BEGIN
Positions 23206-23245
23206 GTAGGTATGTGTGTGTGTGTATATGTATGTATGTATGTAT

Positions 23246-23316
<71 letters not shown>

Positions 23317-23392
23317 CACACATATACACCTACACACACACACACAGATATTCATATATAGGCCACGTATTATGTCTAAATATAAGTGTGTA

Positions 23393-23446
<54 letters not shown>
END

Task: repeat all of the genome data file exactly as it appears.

Positions 23206-23245
23206 GTAGGTATGTGTGTGTGTGTATATGTATGTATGTATGTAT

Positions 23246-23316
<71 letters not shown>

Positions 23317-23392
23317 CACACATATACACCTACACACACACACACAGATATTCATATATAGGCCACGTATTATGTCTAAATATAAGTGTGTA

Positions 23393-23446
<54 letters not shown>